It was the month of July, 2013, the Holy month of Ramzan. Being a follower of Islam, I was fasting. And being a good field researcher I was also busy with my work near Jiadhal River. As an active member of Community Based Flood Early Warning System project, implemented by ICIMOD and Aaranyak on Jiadhal and Singra River of Dhemaji and Lakhimpur district of Assam, since 2013, I had to visit a CBFEWS site on that particular day.

As was usual, we had to ride approximately 30 Kms from our station house (at Gogamukh) to a field site called Kesa Kathani, a village which is located at the foothills of Arunachal Pradesh (but within the boundary of Assam) and through this village Jiadhal river enters Assam. After riding half the distance on good concrete road, we had to ride through a kuttcha road and cross 2 small streams of river channels. It was however much less enthralling or adventurous experience than it sounds, for a wild life or environmental field worker. On that particular day we (myself and Dipmoni), were returning from Kesa Kathani to our station house. It was 3 pm. The clock was running very slow for me as I was hungry and eagerly waiting to eat. We were crossing a small river channel. There was some water flow, but one can easily cross the river. As luck would have it, suddenly our car got stuck in the wet sand in the middle of the channel. Due to heavy weight, the car tires were getting more and more immersed in the soft sand. There were few wood cutters crossing the channel. They also tried helping us to get the car out but all efforts failed. They were local people who warned us to get it out as soon as possible because there is a threat of wild animals as darkness approaches. We had only one option, to pull the car out with another heavy vehicle like a tractor. According to the local farmers the nearest tractor was available at a distance of 2 km from the river channel. When a few local farmers came to know of our identity and that we are from Aaranyak, two of them went off to find the tractor immediately. After about half an hour they came with the tractor. It was already 5:00 pm. Soon it would be sunset.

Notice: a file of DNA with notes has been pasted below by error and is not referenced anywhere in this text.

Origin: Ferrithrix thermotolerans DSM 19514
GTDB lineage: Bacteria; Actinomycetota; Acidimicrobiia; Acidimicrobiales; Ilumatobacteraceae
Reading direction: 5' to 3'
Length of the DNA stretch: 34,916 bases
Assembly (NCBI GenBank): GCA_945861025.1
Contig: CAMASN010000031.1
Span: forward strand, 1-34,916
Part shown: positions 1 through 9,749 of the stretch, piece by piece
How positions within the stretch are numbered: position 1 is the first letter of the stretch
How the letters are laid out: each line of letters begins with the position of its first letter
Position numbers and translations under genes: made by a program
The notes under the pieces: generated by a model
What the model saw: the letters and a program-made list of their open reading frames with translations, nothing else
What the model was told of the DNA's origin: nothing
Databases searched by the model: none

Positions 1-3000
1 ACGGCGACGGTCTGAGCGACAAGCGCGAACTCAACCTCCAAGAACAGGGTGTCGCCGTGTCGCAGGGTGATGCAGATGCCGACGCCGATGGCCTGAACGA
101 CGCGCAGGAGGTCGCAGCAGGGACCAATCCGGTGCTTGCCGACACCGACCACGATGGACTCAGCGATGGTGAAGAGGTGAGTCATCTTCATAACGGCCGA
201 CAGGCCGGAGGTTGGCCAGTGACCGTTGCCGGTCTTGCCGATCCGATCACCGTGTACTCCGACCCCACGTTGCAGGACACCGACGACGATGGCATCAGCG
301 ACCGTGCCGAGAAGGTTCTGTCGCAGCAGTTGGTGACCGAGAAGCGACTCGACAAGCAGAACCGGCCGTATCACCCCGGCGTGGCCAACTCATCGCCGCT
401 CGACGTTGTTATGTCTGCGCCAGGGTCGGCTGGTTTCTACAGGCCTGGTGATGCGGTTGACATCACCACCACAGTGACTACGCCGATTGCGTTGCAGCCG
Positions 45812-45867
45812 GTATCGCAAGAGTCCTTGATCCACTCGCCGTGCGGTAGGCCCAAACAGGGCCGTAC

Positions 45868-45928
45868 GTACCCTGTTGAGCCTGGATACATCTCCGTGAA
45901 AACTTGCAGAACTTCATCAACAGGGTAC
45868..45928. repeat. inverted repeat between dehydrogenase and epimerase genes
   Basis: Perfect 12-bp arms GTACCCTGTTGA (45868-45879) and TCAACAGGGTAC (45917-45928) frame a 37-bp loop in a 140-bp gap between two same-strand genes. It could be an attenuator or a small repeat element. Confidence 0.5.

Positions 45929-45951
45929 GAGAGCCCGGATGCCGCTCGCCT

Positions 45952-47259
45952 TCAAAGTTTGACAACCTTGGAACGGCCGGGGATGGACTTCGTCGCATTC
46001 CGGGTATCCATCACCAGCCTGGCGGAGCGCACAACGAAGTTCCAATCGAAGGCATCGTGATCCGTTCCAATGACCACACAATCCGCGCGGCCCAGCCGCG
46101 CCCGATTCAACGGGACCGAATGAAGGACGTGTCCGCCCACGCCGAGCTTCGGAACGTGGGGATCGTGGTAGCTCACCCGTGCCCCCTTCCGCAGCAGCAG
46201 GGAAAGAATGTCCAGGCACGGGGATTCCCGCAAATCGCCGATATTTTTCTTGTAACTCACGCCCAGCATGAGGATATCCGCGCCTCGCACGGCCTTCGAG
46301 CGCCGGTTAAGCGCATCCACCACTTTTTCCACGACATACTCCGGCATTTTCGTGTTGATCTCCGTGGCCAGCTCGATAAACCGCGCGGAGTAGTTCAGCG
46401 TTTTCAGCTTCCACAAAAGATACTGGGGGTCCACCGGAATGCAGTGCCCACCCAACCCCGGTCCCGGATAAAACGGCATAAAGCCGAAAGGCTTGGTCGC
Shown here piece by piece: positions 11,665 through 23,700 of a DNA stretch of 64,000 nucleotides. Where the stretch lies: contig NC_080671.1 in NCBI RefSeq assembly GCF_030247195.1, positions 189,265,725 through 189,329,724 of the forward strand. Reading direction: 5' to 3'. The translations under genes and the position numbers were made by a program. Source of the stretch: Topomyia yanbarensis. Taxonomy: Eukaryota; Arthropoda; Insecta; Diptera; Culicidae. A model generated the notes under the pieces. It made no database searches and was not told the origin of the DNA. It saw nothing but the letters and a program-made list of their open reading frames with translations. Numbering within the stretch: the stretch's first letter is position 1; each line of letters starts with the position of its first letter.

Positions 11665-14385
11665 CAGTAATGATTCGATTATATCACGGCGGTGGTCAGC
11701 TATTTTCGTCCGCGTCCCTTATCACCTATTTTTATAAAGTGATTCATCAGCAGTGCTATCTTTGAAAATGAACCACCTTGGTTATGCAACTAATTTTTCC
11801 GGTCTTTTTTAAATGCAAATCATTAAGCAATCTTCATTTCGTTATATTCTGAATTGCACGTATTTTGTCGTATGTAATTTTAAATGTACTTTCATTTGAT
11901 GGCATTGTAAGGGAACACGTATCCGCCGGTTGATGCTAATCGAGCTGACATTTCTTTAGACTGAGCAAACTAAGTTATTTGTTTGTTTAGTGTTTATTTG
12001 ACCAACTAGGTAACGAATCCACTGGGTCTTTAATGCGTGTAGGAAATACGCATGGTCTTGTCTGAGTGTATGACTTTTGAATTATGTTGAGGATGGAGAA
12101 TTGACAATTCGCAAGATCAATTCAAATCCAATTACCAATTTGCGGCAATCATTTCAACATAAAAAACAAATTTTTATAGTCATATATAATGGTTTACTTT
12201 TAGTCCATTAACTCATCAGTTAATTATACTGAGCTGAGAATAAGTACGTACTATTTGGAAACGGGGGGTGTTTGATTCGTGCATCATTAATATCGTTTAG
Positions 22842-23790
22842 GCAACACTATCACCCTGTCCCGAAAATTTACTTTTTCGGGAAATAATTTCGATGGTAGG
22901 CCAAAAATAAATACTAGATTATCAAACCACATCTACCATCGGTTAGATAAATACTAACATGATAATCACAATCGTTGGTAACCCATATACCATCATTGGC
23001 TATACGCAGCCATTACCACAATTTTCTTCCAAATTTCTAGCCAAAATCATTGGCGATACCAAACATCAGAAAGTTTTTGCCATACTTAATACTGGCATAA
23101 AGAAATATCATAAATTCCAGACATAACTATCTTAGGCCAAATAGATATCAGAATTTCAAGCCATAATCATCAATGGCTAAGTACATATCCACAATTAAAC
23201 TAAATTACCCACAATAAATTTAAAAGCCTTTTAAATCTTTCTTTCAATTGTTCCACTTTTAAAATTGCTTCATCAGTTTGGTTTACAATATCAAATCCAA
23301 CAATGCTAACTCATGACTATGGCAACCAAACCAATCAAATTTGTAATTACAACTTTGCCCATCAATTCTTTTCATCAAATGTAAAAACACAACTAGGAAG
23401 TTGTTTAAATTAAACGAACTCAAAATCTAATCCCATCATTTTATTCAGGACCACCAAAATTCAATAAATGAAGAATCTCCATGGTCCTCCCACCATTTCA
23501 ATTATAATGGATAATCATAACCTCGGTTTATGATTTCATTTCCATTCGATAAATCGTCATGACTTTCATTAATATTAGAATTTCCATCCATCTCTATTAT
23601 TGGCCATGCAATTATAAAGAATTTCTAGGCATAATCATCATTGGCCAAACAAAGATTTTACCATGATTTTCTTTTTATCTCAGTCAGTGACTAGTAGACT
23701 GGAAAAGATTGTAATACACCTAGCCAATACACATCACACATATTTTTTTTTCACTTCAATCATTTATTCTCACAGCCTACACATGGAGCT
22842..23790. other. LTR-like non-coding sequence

However, by God’s grace and the support from the local people we could get out the car from the river channel by 5:30 pm. When I asked charges for the tractor, the owner cum driver told us that he usually charges Rs. 2000, but as we are from Aaranyak he would charge only Rs. 500!

The villagers added that Aaranyak did many awareness camps in their villages which really helped them be aware about climate change and its impact.

Now let me tell you another story. It was the month of June, 2015. We were on a trip to ICIMOD (International Centre for Integrated Mountain Development) for participating at a hands on training on CBFEWS. Along with Aaranyak, participants from Afghanistan and few NGOs from Nepal were also there for the 5-day-workshop. All the speakers, during opening and closing ceremonies, were applauding the work of Aaranyak in Assam regarding the implementation of CBFEWS and its success stories. We personally didn’t know anyone of the participants. But most of the participants were looking for us, the Aaranyak team and wanted to learn many things associated with CBFEWS! Especially, about the social process as this can be considered as Aaranyak’s best practices in spreading flood early warning among vulnerable communities. It was a proud moment for us when higher level authorities of big institutions were praising Aaranyak’s work and appealing other participants to acquire more field based knowledge from us.

Both the stories which I narrated have a common point. That is the brand name of Aaranyak spreading across a large horizon. The activities which are performed by Aaranyak are really benefitting the communities and the funding organization that are associated with them.

I am proud as well as blessed to be a part of Aaranyak.